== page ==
When it comes to North Carolina basketball, hyped—and many times over-hyped—recruits are the norm. It's just a part of the territory for distinguished programs such as UNC.
But with that, ranking the five most hyped recruits in Tar Heels' history becomes quite the daunting task. Including the latest recruits, Isaiah Hicks and Kennedy Meeks, Chapel Hill has housed 67 McDonald's All-Americans since its inception in 1977.
With all the star recruits that have landed at UNC, many players are virtually interchangeable. However, these five recruits stand above the rest.
Given the fact recruiting hype has never been at the level it is today with the internet and 24-hour media coverage, modern-era recruits have a little more weight in these rankings. Recruiting hype used to travel through word of mouth and the occasional newspaper.
In 2013, you couldn't avoid Andrew Wiggins talk if you wanted to.
The recruiting trail has simply become a whole new demon. But even so, that didn't keep a couple pre-90s Tar Heels out of this top five.
Though it never culminated into a championship, the class of 1993 may have been one of Dean Smith's best recruiting performances. He landed the No. 1 and No. 2 recruits—one of which was the legendary Jerry Stackhouse—along with his teammate at Oak Hill Academy, Jeff McInnis.
We'll get to that other guy in a minute.
Stackhouse first became a star during his sophomore and junior years in Kinston, N.C.—the very same town in which Reggie Bullock was raised. In 1991-92, Stack led his team to the state finals and earned the honor of being the Player of the Year for the state of North Carolina.
Then he really gave his ranking a boost after dominating the 1992 Nike All-American Academic camp against the highest-rated prospects in the land.
But work ethic has always been a key to Stackhouse's game, and he wasn't willing to settle on his accomplishments. For his senior season, he decided to attend one of the nation's most prestigious high school basketball programs, Oak Hill Academy.
There, he teamed up with future Tar Heel point guard Jeff McInnis to lead Oak Hill to a 36-0 record and the national top ranking in 1992-93.
But his work still wasn't complete.
Not only was Stackhouse the top-ranked recruit by many outlets, he and McInnis also became Dean Smith's top recruiters. At the 1993 McDonald's All-American game, McInnis happened to be bunking with the nation's other top recruit.
The Oak Hill teammates used their time wisely, pushing UNC on the undecided prospect.
Stackhouse would score 27 points in that game and snatch up the McDonald's MVP hardware. But most importantly, Stackhouse and McInnis' recruiting efforts surely helped the next recruit on this list with his college decision.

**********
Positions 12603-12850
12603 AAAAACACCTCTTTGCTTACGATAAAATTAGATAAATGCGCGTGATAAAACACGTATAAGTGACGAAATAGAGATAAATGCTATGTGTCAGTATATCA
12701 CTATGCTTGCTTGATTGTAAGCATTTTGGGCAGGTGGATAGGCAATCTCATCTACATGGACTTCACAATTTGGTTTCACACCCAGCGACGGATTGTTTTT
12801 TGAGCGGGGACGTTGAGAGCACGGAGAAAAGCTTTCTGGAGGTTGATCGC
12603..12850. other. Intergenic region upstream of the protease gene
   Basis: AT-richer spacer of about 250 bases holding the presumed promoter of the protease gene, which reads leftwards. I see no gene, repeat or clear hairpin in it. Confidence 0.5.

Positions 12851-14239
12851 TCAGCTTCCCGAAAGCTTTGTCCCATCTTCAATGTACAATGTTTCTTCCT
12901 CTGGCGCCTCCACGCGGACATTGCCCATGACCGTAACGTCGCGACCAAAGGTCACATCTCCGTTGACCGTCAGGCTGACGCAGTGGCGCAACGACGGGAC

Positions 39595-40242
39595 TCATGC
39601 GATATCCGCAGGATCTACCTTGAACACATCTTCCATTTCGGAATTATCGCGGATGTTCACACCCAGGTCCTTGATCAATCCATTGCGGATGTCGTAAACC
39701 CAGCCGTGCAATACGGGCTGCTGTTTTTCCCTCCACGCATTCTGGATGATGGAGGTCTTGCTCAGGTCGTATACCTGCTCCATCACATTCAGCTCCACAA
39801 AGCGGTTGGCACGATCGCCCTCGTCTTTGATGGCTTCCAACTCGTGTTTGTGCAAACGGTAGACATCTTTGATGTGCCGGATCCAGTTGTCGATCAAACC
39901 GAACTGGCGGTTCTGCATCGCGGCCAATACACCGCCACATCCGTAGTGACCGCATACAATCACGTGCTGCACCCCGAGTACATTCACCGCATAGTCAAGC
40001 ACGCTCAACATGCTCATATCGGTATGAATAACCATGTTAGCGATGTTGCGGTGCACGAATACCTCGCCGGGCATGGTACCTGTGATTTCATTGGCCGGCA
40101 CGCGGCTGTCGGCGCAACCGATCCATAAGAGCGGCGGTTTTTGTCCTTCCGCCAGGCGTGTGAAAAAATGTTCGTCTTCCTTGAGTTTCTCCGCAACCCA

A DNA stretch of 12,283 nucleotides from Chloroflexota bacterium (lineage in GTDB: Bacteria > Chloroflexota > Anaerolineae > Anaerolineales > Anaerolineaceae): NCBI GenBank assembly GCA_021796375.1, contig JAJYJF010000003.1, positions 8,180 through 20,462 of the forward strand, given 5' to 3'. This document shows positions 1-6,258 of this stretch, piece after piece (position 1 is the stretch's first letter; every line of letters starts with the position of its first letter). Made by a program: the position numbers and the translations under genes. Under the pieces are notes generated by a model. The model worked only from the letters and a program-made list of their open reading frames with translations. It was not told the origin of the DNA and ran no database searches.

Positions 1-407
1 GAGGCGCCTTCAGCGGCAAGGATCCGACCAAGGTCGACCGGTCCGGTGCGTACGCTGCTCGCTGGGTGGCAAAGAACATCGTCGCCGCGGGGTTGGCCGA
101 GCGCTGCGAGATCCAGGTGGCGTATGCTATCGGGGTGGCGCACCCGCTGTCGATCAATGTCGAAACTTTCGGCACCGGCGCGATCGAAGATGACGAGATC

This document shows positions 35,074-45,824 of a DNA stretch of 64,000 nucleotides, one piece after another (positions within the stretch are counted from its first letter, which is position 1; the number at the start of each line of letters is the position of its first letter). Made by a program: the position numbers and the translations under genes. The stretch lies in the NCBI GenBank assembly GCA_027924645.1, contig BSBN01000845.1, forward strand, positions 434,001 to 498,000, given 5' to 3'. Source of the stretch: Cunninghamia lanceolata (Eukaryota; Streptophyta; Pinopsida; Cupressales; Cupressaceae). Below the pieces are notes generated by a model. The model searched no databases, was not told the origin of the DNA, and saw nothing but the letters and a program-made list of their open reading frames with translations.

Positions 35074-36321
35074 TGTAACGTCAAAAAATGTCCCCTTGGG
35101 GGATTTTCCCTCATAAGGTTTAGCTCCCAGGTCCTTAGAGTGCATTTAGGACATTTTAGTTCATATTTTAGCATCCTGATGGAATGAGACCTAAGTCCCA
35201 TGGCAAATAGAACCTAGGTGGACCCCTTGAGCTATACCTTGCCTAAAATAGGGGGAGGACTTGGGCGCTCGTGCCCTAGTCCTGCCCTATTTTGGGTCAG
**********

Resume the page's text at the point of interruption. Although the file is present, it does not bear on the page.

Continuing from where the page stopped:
Rasheed Wallace was that other top recruit in 1993. He and Stackhouse had a share in the top ranking. Some outlets had Wallace and some had Stackhouse as the No. 1 overall.
Stackhouse was widely considered the top prospect with his incredible athletic ability and shooting prowess. But Wallace was an extremely versatile and athletic big that was virtually unstoppable at the prep level.
And his late decision prompted months of speculation on which program he would choose, earning Wallace a higher rank on this list.
He actually teamed up with Stackhouse for the first time in that 1992 Nike All-American Academic game. And as impressive as Stackhouse was in the game, he admitted to Grantland that Wallace was even better:
Everybody was talking about us. We won and I had a good game, [but] Sheed actually closed the game out better. He was unstoppable.
Wallace would follow that up with an outstanding senior season for Simon Gratz High School in Philadelphia. But because he was so selfless, pulling himself in blowouts so others could play, he only averaged roughly 19 minutes per game. However, he still managed to produce an average of 16 points, 15 rebounds and seven blocks in that time.
That was good enough to earn the USA Today High School Player of the Year in 1993.
Wallace would then be named to the 1993 McDonald's All-American squad, where Stackhouse and McInnis did their best recruiting work on Philly's big man. A few days later, Coach Smith locked him up with a visit nobody expected.
Just one day after winning the infamous national championship over Michigan's Fab Five, Coach Smith was back in Philly to put a final stamp on Wallace's recruitment. That's a pretty solid indicator of how important Wallace was to Smith.
With the combination of the great Dean Smith, a national title and two new friends in Stackhouse and McInnis, UNC was an offer 'Sheed couldn't refuse.
If sports media had anywhere near the level of accessibility it has today, Joe Wolf may have earned the top spot on this list. Not only was he one of the top-ranked recruits in the nation, but his brother, Jeff, also played at North Carolina from 1976 to 1980.
And while Jeff wasn't a big-time producer at Chapel Hill, Joe's prospects were well beyond that of his older brother.
Following an exceptional junior season at Kohler High School in Wisconsin, in which he averaged 30.9 points and 14.7 rebounds per game, the Joe Wolf hype officially began. He brought Kohler a second state title in a three-year span, was named a first-team Parade All-American, landed in Street & Smith's Top 25 and was considered the top center in the country.